I would suggest any anti-chicken people hop in their cars and go over to the Krogers and pick up a chicken breast. Then drive over to the Publix and pick up another chicken breast. Then drive over to Harry's and pick up a final chicken breast. (Do this is any order, just get one from each place). Compare them side by side. Note that the Publix and Kroger breasts are about twice the size of the Harry breast. Why is that, you might wonder? Well! Kroger and Publix sell chickens that are pumped full of so much growth junk that they become outrageously sized to the point where they can barely stand. It's compeltely articifical, like Nikki Minaj, but the majority of us eat it up, hmm, like Nikki Minaj (ask your kid).

Now cook all three chicken breasts (you can cooke the Kroger and Publix breasts in the same pot/pan/whatever, but keep the Harry's one separate from them please). Cut them open and take a look. The differences in appearance are drastic. Now have a bite of each. Compare and contrast (like in 9th grade English class, but in your head). Finally, throw away the two inferior ones and eat the rest of the good one. Which one did you eat? Well, some folks will have eaten the "most weight for the money" one, probably Krogers, but look at the long term costs please. You eat that bulk of material, and it contains calories but lacks nutrients, like a soda. What do you get for your money? Morbid obesity.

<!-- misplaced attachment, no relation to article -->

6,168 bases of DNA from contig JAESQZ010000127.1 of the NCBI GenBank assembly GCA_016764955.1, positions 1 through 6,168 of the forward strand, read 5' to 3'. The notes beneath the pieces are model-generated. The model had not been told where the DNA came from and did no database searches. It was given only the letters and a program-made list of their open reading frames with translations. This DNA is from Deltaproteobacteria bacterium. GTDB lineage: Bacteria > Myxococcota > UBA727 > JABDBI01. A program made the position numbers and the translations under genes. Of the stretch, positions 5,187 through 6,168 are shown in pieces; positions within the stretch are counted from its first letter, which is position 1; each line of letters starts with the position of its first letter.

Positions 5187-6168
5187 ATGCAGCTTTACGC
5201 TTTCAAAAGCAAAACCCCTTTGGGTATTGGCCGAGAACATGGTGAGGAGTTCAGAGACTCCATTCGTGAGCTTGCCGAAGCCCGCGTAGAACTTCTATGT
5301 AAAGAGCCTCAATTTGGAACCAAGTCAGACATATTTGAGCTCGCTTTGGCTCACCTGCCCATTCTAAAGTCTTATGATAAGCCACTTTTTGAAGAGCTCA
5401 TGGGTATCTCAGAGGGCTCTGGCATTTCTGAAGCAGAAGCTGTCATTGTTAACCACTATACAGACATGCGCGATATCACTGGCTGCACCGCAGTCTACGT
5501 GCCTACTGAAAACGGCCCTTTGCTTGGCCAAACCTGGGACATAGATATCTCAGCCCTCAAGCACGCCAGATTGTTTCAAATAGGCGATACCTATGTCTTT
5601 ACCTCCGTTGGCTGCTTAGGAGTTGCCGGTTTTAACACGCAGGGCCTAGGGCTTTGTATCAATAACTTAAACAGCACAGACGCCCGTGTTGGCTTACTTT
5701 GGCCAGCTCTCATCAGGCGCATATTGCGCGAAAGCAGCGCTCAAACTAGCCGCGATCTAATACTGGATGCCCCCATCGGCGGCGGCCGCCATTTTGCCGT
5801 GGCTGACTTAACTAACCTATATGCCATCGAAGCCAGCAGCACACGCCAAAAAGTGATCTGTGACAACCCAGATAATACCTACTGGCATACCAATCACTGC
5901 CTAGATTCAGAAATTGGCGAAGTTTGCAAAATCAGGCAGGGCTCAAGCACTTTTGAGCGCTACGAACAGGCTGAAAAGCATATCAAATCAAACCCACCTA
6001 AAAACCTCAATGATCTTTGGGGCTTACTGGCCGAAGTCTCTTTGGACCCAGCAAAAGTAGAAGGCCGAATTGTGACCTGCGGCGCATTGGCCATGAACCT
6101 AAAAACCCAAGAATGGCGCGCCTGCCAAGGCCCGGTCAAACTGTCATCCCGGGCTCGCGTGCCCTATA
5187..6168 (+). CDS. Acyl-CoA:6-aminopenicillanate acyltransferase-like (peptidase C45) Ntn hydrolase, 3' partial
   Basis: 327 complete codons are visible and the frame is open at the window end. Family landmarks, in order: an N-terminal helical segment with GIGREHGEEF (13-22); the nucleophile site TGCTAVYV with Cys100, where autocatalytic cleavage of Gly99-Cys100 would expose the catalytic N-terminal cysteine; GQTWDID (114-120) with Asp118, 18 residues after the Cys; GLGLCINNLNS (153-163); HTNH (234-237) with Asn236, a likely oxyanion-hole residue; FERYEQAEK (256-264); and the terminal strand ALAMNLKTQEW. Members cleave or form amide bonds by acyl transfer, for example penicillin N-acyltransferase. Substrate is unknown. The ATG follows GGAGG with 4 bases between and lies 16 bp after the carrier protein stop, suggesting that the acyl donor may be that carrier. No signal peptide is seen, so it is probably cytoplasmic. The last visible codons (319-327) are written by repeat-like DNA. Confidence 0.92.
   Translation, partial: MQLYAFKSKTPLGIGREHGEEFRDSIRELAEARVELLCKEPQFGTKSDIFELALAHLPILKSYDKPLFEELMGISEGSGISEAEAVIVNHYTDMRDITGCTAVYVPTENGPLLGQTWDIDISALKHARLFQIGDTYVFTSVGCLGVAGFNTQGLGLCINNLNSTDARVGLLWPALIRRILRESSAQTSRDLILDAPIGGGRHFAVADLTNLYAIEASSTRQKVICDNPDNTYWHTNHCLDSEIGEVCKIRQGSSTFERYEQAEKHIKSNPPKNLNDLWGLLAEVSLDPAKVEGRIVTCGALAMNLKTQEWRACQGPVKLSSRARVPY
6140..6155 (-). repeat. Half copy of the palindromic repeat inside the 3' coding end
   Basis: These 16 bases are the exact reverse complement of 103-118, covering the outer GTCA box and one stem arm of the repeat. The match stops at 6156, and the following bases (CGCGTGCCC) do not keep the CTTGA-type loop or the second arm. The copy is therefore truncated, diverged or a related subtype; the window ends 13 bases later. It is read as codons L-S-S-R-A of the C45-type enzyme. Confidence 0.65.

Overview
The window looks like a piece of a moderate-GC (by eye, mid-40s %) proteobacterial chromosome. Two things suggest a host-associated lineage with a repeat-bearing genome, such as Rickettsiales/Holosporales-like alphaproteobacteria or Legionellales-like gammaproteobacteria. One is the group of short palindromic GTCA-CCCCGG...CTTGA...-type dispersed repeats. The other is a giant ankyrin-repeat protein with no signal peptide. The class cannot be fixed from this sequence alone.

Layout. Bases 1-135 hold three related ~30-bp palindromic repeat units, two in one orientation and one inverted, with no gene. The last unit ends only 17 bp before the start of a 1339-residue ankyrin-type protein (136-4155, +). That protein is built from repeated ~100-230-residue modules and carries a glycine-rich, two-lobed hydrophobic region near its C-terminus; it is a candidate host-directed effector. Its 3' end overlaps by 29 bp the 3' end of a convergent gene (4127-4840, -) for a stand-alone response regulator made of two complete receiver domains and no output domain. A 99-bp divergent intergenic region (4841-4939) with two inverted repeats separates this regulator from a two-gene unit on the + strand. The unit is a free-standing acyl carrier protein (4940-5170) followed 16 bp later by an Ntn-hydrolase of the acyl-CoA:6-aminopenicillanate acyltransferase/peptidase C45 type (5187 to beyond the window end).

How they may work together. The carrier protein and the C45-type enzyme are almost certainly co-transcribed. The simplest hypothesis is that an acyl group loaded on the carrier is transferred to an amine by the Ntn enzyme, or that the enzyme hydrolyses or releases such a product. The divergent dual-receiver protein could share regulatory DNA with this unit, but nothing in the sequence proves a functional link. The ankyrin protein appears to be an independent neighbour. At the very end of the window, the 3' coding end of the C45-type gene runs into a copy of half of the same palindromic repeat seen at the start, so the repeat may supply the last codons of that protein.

The shift in agri-poultry has been so gradual most people never noticed (like when juice went from 64 ounces to 59.4 ounces, did you notice?), but in this light of direct comparison you will clearly see what has happened. Harry's chicken is just plain chicken like we all ate back in the 60s and 50s and prior. Kroger and Publix sell, basically, carnival freaks. Consider if the chicken were your spouse. Next to a healthy 20something your spouse likely looks awful (since no 20something in their right mind would be reading the "for old eyes only" MDJ) , but did you really notice the decline of your spouse over 20 years as it happened? Nope. Sometimes it becomes apparent, but unless it comes up you don't notice. It's the same with chicken. The stores around here, with the excpetion of Harry (and Life Grocery IF they sell meat but I suspect they are Vegan fasci-hippies over there), sell Frankenchicken. Harry got bought up by Whole Foods, aka WHole Paycheck. Sooner or later the BOD will realize they can increase the BL@TEOD via agri-farming and whole foods will inevitably suffer the inevitable decline of Capitalizm. We need to be ramping up our own abilities to feed oursevles based on not only this, but hey, Obama is coming for our guns right?